17. The vehicle of claim 14, wherein the controller is programmed to command the calculated motor torque occurs instantaneously upon entering the neutral state.

18. The vehicle of claim 14, wherein the controller is programmed to command the calculated motor torque gradually according to a calibrated ramp profile.

19. The vehicle of claim 18, wherein the controller is programmed to discontinue application of the calculated motor torque gradually according to the calibrated ramp profile.

20. The vehicle of claim 14, further comprising a park, reverse, neutral, drive, low (PRNDL) input device, wherein the controller is programmed to detect when the transmission enters or exits the neutral state by processing a PRNDL signal indicating a position of the PRNDL input device.

Description:

TECHNICAL FIELD

The present disclosure relates to the management of driveline output bump in a strong hybrid vehicle.

BACKGROUND

Strong hybrid vehicles use an internal combustion engine and one or more electric traction motors to provide input torque to gear sets of a transmission. The available modes of a strong hybrid may therefore include an engine-only mode, one or more electric-only/electric vehicle modes, and multiple hybrid or electrically variable transmission modes. In some strong hybrid designs, there is no method for opening the mechanical path between the engine and an output shaft of the transmission. Neutral is achieved in such designs by counter rotating one of the electric traction motors at idle to nullify engine speed. This is known as “geared neutral”. As a result, a condition referred to as driveline output bump may result when operating the transmission in neutral due to transient torque disturbances from the engine. The terms “output bump” and “clunk” are conventionally used in the art to describe the perceived sound and/or feel of any undesirable engine output torque oscillations.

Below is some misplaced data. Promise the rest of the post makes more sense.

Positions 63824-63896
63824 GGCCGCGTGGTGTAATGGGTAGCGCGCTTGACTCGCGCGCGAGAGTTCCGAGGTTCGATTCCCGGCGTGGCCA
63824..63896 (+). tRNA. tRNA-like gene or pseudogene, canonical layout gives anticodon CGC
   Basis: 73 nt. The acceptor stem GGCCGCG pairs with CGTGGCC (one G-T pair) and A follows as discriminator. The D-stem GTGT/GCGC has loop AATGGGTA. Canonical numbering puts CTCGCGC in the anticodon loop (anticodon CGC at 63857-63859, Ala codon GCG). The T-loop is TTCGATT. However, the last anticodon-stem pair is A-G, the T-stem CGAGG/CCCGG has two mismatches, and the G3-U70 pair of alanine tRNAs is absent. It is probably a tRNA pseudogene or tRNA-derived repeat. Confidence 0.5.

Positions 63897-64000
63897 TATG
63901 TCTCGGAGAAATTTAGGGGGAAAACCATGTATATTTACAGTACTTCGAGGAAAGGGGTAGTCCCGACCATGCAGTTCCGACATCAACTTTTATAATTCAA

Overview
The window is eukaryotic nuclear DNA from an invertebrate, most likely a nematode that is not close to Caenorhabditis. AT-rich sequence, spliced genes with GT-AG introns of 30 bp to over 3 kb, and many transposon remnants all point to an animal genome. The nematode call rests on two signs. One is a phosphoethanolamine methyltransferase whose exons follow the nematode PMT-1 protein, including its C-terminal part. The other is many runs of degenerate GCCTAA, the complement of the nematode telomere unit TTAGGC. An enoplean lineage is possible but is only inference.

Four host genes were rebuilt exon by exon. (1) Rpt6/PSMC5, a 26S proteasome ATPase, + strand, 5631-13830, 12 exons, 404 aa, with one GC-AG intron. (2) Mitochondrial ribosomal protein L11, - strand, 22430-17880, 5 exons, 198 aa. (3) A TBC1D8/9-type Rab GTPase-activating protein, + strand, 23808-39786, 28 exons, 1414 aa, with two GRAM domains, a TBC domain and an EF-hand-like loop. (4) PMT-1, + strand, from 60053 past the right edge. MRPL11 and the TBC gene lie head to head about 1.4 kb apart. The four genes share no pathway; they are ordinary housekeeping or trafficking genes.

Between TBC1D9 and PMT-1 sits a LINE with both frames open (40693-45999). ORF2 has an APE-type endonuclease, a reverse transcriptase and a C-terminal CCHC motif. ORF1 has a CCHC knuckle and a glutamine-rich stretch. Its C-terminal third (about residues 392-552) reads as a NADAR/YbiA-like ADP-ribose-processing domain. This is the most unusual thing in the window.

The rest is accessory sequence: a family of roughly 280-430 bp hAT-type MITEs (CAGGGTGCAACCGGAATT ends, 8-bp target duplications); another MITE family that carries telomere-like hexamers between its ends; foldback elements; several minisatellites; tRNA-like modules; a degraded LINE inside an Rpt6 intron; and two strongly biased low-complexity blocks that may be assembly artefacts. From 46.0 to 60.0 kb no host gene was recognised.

SUMMARY

A method is disclosed herein for managing output bump/clunk in a strong hybrid vehicle having an engine, a transmission, and a controller. The transmission includes an input member, an output member, and a planetary gear set. The method includes calculating a motor torque for an electric traction motor connected to a third node of the planetary gear set. The motor torque is calculated as a product of a predetermined inertia of the electric traction motor, a calculated acceleration of an output shaft of the engine, and a gear ratio of the planetary gear set, or an equivalent planetary gear set when multiple gear sets are used. The method also includes commanding the calculated motor torque from the electric traction motor via the controller in a direction opposite the calculated acceleration of the output shaft, including transmitting a motor torque command to the electric traction motor for the duration of the neutral state.